Many of us are wondering why Liechenstein was the first country to create official laws and regulations for blockchain tokens.
If Liechenstein wasn’t bold enough, they decided that a cryptocurrency token would be defined as a “container” that stores either a security, IP, or any value that the cryptocurrency token holds. The point is: Liechenstein, one of the richest and smallest countries in the world, is prepared for the new Token Economy Frontier. Maybe we should listen.
Cryptocurrencies are Containers. They are essentially digital forms of property.
A cryptocurrency does not stand on its own without the value which it holds. It does not matter what kind of cryptocurrency we’re talking about; whether it is a token that holds value to the US dollar; or it is a token that holds the Intellectual Property rights to Stan Lee’s Superheroes; tokens hold value like a container or even a vault. It makes sense Liechenstein is calling the token economy a “container” economy, because each ledger that holds value is manufacturing value to others, the same way we would carry a box of our belongings to a new home.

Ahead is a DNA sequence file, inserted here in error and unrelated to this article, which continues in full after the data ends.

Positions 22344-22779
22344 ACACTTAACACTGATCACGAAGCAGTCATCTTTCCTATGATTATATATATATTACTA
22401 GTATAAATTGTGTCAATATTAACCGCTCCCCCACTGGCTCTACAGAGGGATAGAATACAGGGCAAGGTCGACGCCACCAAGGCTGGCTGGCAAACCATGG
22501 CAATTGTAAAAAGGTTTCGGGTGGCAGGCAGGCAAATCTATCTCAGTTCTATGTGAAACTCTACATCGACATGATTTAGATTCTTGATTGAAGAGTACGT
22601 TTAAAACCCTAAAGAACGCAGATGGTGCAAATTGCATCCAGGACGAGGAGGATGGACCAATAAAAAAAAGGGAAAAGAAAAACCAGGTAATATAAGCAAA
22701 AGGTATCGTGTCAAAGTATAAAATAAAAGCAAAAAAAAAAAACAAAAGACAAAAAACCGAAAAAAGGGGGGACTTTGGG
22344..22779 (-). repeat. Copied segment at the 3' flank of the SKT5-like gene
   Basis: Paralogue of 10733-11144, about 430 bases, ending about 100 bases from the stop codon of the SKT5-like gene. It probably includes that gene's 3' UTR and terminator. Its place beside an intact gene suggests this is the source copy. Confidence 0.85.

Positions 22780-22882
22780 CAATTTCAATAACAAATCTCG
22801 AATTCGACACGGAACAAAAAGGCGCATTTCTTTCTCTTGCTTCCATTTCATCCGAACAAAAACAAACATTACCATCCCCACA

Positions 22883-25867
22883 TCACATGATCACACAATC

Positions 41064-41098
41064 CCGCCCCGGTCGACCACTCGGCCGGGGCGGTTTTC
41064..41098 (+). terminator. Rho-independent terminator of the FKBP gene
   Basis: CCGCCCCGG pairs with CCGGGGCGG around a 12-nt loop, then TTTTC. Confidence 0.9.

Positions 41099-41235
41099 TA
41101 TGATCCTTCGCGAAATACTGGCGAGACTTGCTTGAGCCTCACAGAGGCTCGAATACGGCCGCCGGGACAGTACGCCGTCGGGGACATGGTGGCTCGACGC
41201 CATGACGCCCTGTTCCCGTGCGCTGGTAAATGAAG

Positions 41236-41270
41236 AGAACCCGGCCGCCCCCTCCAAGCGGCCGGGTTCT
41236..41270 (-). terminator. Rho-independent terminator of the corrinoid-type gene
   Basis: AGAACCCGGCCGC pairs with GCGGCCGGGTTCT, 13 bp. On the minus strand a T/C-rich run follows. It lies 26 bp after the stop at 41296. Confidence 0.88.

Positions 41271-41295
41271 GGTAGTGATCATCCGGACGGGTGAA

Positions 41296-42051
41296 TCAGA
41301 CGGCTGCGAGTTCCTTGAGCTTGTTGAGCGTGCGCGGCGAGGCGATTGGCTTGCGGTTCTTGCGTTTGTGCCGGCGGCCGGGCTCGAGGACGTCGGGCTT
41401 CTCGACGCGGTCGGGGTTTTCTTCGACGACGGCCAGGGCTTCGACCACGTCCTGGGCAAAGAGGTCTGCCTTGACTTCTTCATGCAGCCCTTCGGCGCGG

If the cryptocurrency community decides to move past the idea that “crypto” is all the matters, and instead understand that crypto NEEDS value to be of worth, maybe other countries will begin to see the benefits of conceptualizing crypto as a container.
I’m not a lawyer, I’m just a law student (and a musician) who truly believes that Blockchain has the power to facilitate and distribute value in a way that can revolutionize our daily lives. But to put it in the simplest terms, cryptocurrency and blockchain must change its image. The same way every great technology needed to revamp its brand to reach a broad audience, blockchain and cryptocurrency need to do the same. The idea of calling crypto a container might not be a bad place to start.